Freepik is a good site to try for free images. However, you’ll need to register for an account. Some graphics will also require an attribution to go along with using the image. This means you need to link back to the creator if you want to use the picture.
- Wikimedia Commons
Perhaps one of the largest collections of free media on the Internet, Wikimedia Commons may be an incredibly good source. Unfortunately, it doesn’t have the best user interface when comparing it to sites like Pixabay. The trade-off is that you have access to approximately 40 million free files.
How to Use Plugins
Plugins are small tools anyone can install in WordPress to give it more features. They can do anything from helping you create contact forms to adding security to the blog. Currently, there are more than 45,000 of these available for install right now.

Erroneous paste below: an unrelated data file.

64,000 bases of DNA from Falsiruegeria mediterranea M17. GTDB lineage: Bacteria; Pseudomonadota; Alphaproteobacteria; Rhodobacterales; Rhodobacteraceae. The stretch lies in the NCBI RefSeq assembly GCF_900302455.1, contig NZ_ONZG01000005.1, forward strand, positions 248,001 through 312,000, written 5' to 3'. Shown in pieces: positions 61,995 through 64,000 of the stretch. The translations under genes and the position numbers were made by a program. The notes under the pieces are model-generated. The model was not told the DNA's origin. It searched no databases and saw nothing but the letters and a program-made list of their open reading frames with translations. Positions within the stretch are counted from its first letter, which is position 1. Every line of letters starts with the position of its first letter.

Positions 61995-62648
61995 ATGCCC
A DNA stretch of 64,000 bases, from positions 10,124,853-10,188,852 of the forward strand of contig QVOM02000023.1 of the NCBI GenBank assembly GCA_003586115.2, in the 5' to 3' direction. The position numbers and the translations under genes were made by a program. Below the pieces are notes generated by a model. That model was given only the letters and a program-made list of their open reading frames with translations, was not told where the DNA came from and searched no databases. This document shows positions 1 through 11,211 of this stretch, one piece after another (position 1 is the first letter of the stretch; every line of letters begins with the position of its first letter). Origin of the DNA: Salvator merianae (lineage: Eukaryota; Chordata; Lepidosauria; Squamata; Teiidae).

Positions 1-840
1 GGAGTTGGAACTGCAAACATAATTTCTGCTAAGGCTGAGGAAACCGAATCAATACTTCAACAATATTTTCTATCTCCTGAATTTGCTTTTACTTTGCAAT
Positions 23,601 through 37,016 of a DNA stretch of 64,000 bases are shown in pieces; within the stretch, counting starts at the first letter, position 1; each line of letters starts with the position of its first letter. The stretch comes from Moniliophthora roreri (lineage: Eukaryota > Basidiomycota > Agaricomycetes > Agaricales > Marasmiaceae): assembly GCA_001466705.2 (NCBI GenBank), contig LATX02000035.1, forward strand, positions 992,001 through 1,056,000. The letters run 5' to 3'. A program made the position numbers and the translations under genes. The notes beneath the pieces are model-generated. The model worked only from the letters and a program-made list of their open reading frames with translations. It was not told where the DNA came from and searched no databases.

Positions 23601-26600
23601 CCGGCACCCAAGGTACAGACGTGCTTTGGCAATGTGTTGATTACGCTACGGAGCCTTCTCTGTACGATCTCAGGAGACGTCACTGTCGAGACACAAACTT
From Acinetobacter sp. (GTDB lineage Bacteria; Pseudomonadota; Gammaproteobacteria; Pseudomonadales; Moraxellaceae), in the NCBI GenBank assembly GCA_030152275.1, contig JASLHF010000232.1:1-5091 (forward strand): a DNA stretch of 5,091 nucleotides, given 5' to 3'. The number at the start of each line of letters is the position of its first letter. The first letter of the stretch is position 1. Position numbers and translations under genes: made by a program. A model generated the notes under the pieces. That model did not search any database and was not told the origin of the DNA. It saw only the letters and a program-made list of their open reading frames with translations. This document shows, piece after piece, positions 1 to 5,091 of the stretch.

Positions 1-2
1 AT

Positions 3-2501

Depending on what you want to do with your blog, you can find a plugin to give it more “umph.” For example, you could add an image gallery to share pictures or install a way to show nutritional info next to recipes you create just like you see on a box at the store.
Because WordPress is so popular, there is a wide selection of plugins to choose from for various uses.
Installing a Plugin
Finding plugins and installing them is an easy process. If you followed the steps above, you’ve already installed Jetpack. This means you have a basic idea about how this process works.
- Go to the “Plugins” area of WordPress.
- Click the “Add New” button at the top of the screen.
- Search for a plugin you want.
- Install and activate it.